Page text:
|a game by||Jane's Combat Simulations|
|Editor Rating:||8/10, based on 1 review|
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The F/A-18E Super Hornet is the Navy’s newest state of the art fighter attack jet for the new millennium. With an even mix of air-to-air and air-to-ground capabilities, it is the perfect choice for Jane’s Combat Simulations to replicate as their latest hardcore study sim.allows you to fly off a carrier, the , to fight against the Russians. Based off the already great but totally revamped graphics engine and interface, F/A-18 adds updated graphics with a sturdy dose of naval aviation. At first I was unimpressed with the idea of using a two year old graphics engine and interface but after I really spent time with this simulation, impressive only begins to explain my thoughts.
Gameplay, Controls, Interface
Those familiar with Jane’s F-15 from a couple years ago will feel right at home with F/A-18 except that home is not on some land based airstrip as in F-15. In F/A-18, you must take off and land on a Nimitz class aircraft carrier. F/A-18 is the most accurate simulation ever of this aircraft and is extremely detailed; however, the campaign system is not fully dynamic. It consists of three phases that will choose your next mission based on your success or failure of the previous mission. The missions are scripted but there is some randomness as to which mission you might receive and there is an element of unpredictability that can occur within a mission. You can play through a campaign and still not see all the missions so there is some aspect of replayability.
There are four levels of difficulty that you can set independently for both the enemy aircraft and enemy ground defenses. Various flight model and weapon accuracy cheats can be tweaked to give you a large degree of configuring ability to match your skill level. The flight model of F/A-18, just like it’s F-15 cousin, is second to none. Landing on the carrier at night is a hair-raising experience and it will take much practice to be able to catch that elusive #3 wire every time.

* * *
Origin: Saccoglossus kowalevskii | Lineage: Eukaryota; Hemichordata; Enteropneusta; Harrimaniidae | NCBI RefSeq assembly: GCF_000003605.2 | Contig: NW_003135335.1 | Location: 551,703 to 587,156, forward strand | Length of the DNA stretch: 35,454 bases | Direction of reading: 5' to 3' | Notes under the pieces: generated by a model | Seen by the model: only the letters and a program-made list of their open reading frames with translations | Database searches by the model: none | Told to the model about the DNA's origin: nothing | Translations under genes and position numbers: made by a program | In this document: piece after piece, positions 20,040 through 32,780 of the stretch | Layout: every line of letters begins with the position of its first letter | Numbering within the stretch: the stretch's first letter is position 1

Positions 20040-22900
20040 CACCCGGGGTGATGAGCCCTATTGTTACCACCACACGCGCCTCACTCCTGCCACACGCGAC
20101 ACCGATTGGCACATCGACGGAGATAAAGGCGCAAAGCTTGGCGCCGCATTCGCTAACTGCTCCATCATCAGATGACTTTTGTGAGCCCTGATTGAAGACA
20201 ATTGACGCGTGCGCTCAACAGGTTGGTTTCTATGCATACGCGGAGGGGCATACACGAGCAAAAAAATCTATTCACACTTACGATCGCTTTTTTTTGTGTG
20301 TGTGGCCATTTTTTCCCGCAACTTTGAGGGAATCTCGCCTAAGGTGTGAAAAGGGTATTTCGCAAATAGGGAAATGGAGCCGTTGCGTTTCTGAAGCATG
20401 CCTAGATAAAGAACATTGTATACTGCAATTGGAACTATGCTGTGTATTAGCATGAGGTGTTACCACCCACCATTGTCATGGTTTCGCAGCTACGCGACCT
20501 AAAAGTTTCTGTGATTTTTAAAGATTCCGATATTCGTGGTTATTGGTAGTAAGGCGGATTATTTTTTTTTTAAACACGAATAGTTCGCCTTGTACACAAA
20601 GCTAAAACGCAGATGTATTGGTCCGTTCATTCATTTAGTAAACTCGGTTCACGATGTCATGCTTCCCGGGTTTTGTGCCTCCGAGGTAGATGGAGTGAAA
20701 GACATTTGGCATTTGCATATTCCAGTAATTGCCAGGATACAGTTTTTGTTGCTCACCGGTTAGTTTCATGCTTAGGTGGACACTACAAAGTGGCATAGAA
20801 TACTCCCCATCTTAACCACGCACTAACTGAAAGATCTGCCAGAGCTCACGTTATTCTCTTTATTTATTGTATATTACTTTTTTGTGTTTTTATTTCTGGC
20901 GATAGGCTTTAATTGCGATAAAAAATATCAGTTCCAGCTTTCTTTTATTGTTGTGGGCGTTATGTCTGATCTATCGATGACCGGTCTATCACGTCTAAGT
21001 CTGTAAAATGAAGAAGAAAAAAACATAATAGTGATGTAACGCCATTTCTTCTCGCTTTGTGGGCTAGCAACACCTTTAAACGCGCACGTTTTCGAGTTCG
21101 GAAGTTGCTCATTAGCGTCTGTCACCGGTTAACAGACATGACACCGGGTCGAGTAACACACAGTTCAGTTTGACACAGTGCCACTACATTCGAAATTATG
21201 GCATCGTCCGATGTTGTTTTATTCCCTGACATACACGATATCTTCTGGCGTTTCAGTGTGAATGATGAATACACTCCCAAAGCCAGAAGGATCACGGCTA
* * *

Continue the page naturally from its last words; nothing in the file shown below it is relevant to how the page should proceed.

There are 16 training missions but they do not do a very good job of taking you through every system and weapon on the aircraft. For example, there is a training mission for air to ground radar attacks and dropping dumb bombs, but when it comes to learning the more sophisticated laser guided bombs, there is no training mission to be found and you must resort to the manual to find your way. F/A-18 also has 20 single missions to choose from, although most of them are really just more training missions. For example, eight of the 20 single missions involve landing or refueling in various conditions. Fortunately, F/A-18 contains a very intuitive mission builder, which is the saving grace of the flawed choice of missions that come with the program. Even if you are not into taking the time to create your own missions, there are plenty of missions available for download on the Internet. There is also an Instant Action option that allows you to easily create a basic quick mission from scratch.
F/A-18’s multiplayer options are a major part of this simulation. Any of the single missions or a campaign mission can be flown in multiplayer and you can go to Jane's Combat.net to find others to fly with. Supported protocols include TCP/IP, IPX, Serial, and modem to modem. You will need at least a 28K modem connection but as with any online play, the faster your connection, the better results you will have.